There are many endangered species in Asia, including fish such as the Sompong's rasbora of Thailand, mammals such as the south China tiger, primates such Sumatran orangutan of Indonesia, reptiles such as the Red River giant softshell turtle and birds such as the spoon-billed sandpiper. As of February 2015, some of these animals, such as the Sumatran elephant and the Yangtze finless porpoise, are considered critically endangered.
Other notable endangered species include the giant panda and the snow leopard. Some of these animals, such as the spoon-billed sandpiper, migrate throughout Asia and other parts of the world, while others, such as the Singapore freshwater crab, have very limited habitat ranges that are localized to specific parts of single Asian countries.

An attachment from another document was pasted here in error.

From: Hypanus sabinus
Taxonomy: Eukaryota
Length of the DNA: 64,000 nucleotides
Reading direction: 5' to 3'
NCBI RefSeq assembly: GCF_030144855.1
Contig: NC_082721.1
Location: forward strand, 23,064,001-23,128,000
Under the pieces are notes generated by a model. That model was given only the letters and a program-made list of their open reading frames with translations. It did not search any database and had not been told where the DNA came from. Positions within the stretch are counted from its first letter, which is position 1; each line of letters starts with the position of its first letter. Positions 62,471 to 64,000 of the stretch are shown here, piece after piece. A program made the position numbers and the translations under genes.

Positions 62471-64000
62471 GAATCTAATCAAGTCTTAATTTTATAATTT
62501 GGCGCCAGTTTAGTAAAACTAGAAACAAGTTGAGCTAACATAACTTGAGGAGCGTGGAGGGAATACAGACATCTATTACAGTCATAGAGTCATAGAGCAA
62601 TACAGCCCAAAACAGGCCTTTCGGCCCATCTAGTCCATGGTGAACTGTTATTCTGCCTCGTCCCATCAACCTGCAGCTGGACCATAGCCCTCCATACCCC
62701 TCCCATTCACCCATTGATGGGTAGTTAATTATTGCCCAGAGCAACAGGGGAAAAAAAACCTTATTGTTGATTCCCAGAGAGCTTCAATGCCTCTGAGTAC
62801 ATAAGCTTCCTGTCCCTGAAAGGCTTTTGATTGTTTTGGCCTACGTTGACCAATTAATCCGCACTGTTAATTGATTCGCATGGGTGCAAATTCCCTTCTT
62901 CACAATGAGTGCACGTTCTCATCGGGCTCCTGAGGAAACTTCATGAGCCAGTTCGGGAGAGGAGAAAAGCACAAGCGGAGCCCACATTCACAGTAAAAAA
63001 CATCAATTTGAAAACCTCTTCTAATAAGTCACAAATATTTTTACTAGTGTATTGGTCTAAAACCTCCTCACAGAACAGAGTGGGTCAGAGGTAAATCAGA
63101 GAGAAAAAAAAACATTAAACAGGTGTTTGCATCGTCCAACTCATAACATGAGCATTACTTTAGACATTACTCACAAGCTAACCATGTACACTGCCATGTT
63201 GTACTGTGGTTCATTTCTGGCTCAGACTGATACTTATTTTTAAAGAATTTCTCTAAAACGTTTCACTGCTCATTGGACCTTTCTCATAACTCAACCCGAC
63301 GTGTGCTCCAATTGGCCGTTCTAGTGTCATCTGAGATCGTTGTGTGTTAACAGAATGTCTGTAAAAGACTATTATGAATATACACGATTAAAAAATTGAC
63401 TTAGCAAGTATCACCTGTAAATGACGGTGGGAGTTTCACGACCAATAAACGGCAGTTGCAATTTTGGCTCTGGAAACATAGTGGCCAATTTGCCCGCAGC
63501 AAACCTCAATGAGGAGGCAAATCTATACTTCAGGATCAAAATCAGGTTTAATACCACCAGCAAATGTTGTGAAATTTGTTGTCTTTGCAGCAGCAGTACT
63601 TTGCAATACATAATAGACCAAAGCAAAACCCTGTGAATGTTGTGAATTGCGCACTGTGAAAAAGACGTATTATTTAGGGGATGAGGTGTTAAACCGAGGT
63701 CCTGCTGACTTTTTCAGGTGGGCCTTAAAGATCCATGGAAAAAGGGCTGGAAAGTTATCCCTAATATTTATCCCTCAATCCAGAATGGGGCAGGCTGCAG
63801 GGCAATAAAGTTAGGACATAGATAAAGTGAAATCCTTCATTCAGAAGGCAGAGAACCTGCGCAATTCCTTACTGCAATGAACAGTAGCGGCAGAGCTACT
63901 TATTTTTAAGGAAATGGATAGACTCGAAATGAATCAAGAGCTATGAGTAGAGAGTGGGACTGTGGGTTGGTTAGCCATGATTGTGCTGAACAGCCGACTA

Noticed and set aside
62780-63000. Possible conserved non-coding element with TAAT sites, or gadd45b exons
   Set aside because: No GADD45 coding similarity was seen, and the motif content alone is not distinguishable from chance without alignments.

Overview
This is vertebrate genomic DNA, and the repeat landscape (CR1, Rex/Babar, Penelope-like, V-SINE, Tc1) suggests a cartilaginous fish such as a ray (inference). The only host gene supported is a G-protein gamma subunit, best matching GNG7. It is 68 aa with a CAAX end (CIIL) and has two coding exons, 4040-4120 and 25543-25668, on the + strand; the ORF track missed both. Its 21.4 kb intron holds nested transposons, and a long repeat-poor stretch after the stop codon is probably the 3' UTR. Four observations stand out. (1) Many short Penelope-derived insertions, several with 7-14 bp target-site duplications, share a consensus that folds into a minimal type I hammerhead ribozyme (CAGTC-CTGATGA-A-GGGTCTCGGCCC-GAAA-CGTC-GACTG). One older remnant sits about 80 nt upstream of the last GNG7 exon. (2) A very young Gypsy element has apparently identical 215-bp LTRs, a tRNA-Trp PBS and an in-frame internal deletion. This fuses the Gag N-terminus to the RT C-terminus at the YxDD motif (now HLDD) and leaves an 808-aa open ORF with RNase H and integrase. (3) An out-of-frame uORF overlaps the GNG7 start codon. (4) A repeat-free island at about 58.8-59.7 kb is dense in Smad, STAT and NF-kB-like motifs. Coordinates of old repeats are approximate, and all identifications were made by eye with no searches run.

Other endangered Asian species include the Javan rhino, which has been hunted to near extinction by humans; the Luristan newt, which have been collected to be kept as pets; and the Edwards's pheasant, which is threatened both by human hunters and habitat loss. Some of these endangered Asian animals, such as the tiger, are the focus of conservation efforts by the nations in which their natural habitat is located. For example, both India and Thailand both have special programs to protect the tiger.